Learning To Pray
“Teach me to pray.”
It seems like a simple request, since everyone says they pray. And yet, the disciples of our Lord knew that prayer wasn’t so easy. They watched Jesus pray all night long. Certain illnesses they couldn’t cure because Jesus said to them they needed to “pray and fast” more. John the Baptist taught his disciples how to pray, and Jesus’ disciples wanted to learn as well. Of course, as Jews, the disciples knew about prayer. All Jews prayed to God. They went to their local synagogues and prayed. When they had the opportunity, they went to the temple in
And yet, the disciples watched Jesus pray, and wanted to learn more. “Teach me to pray.” The disciples understood that prayer, as simple as it may seem, was in fact a difficult spiritual exercise, and they wanted to learn how more about it.
Once, some desert monks asked Abba Agathon, “Among all our different activities, which is the virtue that requires the greatest effort?” To which he answered quite clearly, “There is no labor greater than praying to God. For every time a person wants to pray, the demons try to prevent him; for they know that nothing obstructs them so much as prayer to God. In everything else that a person undertakes, if he perseveres, he will attain rest. But in order to pray, a person must struggle to his last breath.”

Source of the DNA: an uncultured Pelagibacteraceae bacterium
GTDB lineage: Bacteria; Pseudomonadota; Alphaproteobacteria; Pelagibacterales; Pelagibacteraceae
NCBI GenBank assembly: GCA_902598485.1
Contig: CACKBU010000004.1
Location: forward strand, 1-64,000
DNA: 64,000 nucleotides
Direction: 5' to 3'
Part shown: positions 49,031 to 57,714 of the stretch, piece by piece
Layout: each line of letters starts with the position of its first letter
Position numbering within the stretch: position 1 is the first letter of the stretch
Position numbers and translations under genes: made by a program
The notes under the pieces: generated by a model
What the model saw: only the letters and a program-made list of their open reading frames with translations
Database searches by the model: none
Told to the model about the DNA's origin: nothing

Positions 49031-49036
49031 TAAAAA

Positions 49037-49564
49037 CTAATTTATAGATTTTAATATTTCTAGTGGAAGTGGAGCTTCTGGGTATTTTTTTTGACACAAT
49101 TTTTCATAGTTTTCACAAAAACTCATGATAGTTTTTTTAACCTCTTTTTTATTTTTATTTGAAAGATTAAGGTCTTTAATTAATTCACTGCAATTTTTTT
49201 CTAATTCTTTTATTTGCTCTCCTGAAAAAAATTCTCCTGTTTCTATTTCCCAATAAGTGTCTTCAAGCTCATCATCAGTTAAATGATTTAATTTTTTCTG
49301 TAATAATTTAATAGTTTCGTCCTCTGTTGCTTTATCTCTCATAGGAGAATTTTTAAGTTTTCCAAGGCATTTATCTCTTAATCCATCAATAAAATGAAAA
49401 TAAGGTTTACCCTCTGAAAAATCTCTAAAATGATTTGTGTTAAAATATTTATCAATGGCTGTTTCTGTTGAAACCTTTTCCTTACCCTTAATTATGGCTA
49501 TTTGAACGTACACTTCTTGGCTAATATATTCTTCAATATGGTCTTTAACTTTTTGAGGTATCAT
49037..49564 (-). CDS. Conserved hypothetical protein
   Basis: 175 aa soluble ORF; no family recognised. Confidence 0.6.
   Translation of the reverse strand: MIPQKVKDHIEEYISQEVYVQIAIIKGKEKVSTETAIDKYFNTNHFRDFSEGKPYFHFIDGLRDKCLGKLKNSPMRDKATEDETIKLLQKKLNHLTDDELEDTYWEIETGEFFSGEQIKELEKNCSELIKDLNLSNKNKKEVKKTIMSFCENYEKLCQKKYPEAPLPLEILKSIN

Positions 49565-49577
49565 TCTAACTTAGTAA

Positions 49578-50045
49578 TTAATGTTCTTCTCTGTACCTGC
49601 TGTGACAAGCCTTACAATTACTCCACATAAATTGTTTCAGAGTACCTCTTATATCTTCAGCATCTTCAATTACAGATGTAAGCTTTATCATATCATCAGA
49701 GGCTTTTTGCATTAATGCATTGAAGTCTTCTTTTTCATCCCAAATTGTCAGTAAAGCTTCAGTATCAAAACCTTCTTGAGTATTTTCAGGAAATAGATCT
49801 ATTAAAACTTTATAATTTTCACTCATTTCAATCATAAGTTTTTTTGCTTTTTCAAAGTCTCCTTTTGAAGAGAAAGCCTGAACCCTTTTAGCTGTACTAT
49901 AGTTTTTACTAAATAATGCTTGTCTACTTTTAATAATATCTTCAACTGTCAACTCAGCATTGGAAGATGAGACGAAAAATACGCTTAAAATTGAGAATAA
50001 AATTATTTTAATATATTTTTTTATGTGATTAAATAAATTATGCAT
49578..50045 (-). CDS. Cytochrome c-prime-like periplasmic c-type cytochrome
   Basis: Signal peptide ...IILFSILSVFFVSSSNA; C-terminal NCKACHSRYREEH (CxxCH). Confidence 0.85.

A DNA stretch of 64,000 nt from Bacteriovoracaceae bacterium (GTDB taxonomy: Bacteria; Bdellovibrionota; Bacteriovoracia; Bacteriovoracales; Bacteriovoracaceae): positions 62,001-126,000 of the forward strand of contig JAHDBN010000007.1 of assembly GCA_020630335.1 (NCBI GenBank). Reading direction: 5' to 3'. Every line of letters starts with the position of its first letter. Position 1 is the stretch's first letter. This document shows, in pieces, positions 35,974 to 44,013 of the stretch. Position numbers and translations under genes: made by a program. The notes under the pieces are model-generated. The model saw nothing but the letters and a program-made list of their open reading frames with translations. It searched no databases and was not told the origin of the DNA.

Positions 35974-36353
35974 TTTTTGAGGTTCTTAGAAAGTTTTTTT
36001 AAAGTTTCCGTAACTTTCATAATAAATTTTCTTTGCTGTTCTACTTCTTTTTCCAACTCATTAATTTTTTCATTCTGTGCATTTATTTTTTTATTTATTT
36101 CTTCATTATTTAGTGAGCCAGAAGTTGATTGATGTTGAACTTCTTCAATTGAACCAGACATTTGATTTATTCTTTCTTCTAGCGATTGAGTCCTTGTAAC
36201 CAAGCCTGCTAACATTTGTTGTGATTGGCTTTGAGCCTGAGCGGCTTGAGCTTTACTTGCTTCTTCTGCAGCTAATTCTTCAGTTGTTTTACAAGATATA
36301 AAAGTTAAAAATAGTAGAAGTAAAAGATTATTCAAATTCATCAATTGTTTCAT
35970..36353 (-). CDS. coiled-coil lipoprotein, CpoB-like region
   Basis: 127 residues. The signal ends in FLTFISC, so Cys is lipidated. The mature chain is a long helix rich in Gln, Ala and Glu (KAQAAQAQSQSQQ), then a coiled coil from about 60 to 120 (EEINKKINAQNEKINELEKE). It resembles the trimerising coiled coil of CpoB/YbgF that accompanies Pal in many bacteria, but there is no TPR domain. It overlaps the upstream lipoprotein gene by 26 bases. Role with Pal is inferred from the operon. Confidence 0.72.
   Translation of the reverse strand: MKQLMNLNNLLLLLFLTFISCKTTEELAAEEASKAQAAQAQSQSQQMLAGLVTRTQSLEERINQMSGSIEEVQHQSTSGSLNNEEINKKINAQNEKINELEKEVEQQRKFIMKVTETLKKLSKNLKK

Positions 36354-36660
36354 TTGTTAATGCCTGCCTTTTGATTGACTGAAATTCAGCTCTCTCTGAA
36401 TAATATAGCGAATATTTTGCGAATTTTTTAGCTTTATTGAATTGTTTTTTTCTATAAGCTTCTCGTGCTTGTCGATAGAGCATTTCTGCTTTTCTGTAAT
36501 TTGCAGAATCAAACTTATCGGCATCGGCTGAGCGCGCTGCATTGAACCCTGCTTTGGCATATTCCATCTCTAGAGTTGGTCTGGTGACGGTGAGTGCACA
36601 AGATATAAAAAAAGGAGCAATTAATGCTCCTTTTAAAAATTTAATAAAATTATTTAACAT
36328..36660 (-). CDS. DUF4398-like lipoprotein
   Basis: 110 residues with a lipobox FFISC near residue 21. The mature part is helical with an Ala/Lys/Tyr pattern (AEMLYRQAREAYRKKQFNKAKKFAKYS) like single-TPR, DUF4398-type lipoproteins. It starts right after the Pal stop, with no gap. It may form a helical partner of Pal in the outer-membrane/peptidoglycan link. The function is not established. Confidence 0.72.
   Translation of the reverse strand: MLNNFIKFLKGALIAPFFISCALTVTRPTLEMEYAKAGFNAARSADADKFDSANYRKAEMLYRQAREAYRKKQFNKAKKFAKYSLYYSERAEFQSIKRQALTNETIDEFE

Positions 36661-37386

Sincere prayer is a moment when we connect with God, and the last thing the devil wants us to do is connect with our Creator. Prayer is the most intimate, personal contact we can have with our Lord. In pure and sincere prayer, we commune with God in the most dynamic and authentic way. And not only do we connect and commune with Him, but we open up our hearts to receive His Spirit and become one with Him in eternity. This is why St. Gregory the Theologian wrote, “We need to pray even more than we need to breathe.” Prayer is the very air we breathe when we walk with God.
Now, prayer may seem simple as we teach our children to pray. And yet, prayer is also a science and art that we need to practice and practice more as we mature and grow in our spiritual lives. No one can ever say they’ve reached perfection in the art of prayer. The more we pray, and the more pure we pray, the more we open up our hearts to the infinite grace of our eternal Creator. Thus, the deeper and more pure our prayer can become.
So then, how do we pray? In today’s gospel reading, we learn both an essential lesson on how to pray, and also on how not to pray. You recall the story of the Pharisee and the Tax-Collector. A Pharisee was a well respected religious leader of the Jews who supposedly knew all about prayer. In fact, he prayed daily. He followed every detail of the Mosaic law. He generously gave 10% of his possessions to the Temple. He fasted twice a week. He stayed away from evil acts and obeyed God’s law. From an external perspective, the Pharisee was a model faithful Jew.